Nakusp’s local dental professionals are reaching out to spread the message of good tooth care to young people this month.
Children from kindergarten to Grade 2 at Nakusp Elementary will be taking part in a brushing program this month, being established as part of Dental Health Month.
Children will play games, get new toothbrushes and fun new toothpastes and learn about what makes good dental care, says the dental hygienist helping organize the event.
“The Nakusp Dental Clinic wants to give back to the community for all its support, and help promote good dental health,” says Ashley Pendree. “We’ll be making it fun, trying to improve awareness that dental diseases are actually the most common disease in children, and it’s preventable.”
Setting good habits now is essential for long term dental health, says Pendree.
“Establishing whatever you can do at home is more important that what we can do for you here,” she says. “You can drastically reduce your kid’s dental decay by brushing their teeth until they turn seven. Or flossing their teeth once a week, not giving them juice… every bit helps.”
But Dental Health Month is not just for kids. Pendree says a big challenge in the Nakusp area is that people only come to see the dentist when their teeth start to hurt.
“A lot of people, I believe, come in for pain control. If they feel they have pain they will come to the dentist, but overall prevention in this area I find is lower than some areas,” she says. “They may feel that if their teeth look good and they feel okay, they are healthy. That could be that myth here.”
The problem may be finances, in a region where wages are low an employment precarious. So Pendree also wants to let people know there is support to offset those costs.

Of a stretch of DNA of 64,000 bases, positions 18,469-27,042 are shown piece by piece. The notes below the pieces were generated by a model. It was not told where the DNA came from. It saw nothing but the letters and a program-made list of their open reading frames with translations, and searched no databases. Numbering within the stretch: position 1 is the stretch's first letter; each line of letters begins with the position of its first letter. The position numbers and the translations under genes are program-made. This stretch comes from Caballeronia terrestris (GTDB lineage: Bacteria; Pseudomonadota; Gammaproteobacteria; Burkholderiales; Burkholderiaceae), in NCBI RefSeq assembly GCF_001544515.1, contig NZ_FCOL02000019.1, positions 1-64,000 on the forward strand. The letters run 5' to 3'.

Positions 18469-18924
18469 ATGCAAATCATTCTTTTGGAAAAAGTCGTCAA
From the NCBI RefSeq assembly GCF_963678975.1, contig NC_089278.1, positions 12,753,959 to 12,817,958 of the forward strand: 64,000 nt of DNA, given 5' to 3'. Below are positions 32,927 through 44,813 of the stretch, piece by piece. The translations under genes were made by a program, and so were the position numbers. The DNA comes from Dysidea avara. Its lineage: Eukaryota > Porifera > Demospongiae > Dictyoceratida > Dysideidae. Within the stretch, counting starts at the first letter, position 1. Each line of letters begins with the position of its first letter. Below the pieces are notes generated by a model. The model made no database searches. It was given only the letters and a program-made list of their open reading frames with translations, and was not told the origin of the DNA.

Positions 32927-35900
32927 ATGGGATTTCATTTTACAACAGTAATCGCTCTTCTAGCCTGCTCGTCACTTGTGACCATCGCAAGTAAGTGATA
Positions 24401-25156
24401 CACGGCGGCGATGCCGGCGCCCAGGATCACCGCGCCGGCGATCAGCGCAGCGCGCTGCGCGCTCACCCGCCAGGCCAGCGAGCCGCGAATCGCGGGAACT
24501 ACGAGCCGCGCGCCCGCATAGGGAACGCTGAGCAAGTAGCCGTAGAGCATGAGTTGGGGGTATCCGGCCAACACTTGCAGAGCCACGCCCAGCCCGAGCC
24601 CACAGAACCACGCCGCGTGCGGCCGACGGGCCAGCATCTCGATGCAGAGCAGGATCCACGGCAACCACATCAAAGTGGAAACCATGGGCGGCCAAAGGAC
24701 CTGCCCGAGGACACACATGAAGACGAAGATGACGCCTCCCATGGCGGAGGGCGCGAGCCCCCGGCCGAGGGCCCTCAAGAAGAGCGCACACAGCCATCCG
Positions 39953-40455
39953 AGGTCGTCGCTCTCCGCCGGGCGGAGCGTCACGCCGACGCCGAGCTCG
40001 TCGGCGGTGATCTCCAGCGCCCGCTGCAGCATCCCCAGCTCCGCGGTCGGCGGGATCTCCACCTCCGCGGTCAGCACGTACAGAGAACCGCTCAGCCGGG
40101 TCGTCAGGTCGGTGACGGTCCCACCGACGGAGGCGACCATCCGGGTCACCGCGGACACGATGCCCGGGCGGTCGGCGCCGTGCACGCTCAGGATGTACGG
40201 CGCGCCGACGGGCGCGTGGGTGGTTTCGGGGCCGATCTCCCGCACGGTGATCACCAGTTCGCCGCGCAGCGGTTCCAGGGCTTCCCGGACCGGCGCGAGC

“We’ve partnered with the West Kootenay Community TEETH Clinic Society,” she says. That program allows low-income citizens to access both preventative and regular dental care at reduced cost.
Set up in November 2016, the program lets people earning less than $30,000, if they meet residence and income-checking requirements, to get up to 40 per cent off the BC billing guide prices for dental check-ups and care. There’s also support for people on disability, and for preventative programs for youth from low-income families to receive free dental care.
But Pendree says she thinks we can do more as a country.
‘I would love to see it as part of our medical system,” she says. “It’s not good for our oral health or health in general to have dental health silo-ed in our health care system.”
“British Columbia has some of the lowest dental fees in the country, but it’s still unaffordable for the working poor,” she says. “It costs about $120 to$150 to see a dental hygienist as a prevention method. That’s just too much for some people.
“So we’d encourage people to come and get screened for low-income support.”